Fadden by-election to be next big test for Liberals

·2-min read

The coalition is likely to avoid an Aston-style wipeout when Fadden voters go to the polls at the upcoming by-election, but important tests still loom for Peter Dutton's leadership.

The impending resignation of coalition MP Stuart Robert will result in voters going back to the ballot box for the second time in the space of a year in the Gold Coast electorate.

While the LNP won the seat comfortably at last year's federal election with a margin of 10.6 per cent, the coalition suffered a more than three per cent swing against it.

Mr Robert has not formally resigned from federal parliament, but announced on Saturday he would soon step down from his role as an MP, which will trigger a by-election.

Associate professor in politics at Griffith University Paul Williams said while Gold Coast seats were safe bets for the coalition, the opposition leader would face challenges.

"Peter Dutton's leadership is not travelling well in middle Australia, (but) the Gold Coast is different because it's LNP heartland," he told AAP.

"The important story is whether Labor gets a swing to them. Labor doesn't need to win to have a moral victory."

Nominations have opened for LNP preselection, with Gold Coast businesswoman Fran Ward considered the frontrunner.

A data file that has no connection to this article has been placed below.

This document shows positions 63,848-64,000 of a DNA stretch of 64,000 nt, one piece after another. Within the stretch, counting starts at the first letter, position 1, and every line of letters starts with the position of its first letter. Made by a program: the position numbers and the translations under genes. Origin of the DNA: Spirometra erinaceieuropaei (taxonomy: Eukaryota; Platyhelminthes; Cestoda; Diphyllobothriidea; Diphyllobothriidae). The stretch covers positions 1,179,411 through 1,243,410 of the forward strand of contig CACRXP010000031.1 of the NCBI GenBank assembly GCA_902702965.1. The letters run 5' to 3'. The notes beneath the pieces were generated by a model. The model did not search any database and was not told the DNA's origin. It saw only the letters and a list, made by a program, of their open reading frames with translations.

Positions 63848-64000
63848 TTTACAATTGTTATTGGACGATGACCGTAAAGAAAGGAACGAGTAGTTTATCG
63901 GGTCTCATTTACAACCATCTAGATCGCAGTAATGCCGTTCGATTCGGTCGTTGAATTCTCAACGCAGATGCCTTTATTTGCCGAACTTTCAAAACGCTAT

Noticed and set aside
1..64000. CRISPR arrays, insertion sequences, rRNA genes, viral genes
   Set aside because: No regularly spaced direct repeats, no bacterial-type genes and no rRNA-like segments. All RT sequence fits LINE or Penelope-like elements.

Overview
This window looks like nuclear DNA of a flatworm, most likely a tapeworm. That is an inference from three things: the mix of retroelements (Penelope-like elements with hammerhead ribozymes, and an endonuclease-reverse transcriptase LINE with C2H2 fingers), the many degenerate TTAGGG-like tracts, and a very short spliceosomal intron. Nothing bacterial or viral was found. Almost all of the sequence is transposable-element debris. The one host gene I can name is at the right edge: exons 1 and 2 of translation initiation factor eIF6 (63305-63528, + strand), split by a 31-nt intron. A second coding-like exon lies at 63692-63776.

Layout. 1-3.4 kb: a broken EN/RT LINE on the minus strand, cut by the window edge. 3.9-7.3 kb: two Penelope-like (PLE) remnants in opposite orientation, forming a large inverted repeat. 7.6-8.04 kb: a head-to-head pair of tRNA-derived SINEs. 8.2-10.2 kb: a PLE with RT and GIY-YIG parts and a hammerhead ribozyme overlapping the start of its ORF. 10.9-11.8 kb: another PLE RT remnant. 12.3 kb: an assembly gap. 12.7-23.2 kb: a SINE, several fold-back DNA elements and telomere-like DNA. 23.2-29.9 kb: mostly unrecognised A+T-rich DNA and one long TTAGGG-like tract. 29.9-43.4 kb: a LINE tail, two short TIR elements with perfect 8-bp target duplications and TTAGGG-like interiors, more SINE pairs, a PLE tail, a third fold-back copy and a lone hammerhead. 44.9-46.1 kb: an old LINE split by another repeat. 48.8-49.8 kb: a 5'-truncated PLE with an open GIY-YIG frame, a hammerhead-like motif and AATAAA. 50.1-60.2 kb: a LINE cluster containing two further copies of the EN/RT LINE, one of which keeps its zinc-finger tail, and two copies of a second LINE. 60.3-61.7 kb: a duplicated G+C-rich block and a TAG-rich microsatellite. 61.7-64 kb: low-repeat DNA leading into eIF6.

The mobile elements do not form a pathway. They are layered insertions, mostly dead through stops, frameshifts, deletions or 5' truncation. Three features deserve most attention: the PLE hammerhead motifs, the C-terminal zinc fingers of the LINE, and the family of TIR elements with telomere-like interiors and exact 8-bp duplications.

Labor has yet to announce whether its candidate at the last election, Letitia Del Fabbro, will run again, or if the party will seek a new person.

The Fadden poll will be the second by-election this year, after the government made history in the Melbourne seat of Aston.

It was the first time in more than 100 years a government had won a seat off the opposition at a by-election, with Labor recording a more than six per cent swing.

Prof Williams said the result was unlikely to be replicated in Fadden, but the prime minister's personal popularity would be a factor.

"The Albanese government is still in its honeymoon, it's an unusually long honeymoon, and we've seen that borne out in Aston," he said

"Anthony Albanese has improved his personal approval in Queensland ... his profile and approval has grown since (the federal election) and that's problematic for the LNP."

Prof Williams said Mr Robert's decision to retire early in his term may work against the coalition.

He said it was critical for the LNP to preselect a female candidate to boost the party's electoral appeal.

"The LNP needs to run a woman candidate to rebuild its relation with women across Australia, and a candidate who is conservative on fiscal policy but progressive on social policy," Prof Williams said.

"A Liberal candidate fighting a culture war will fall flat."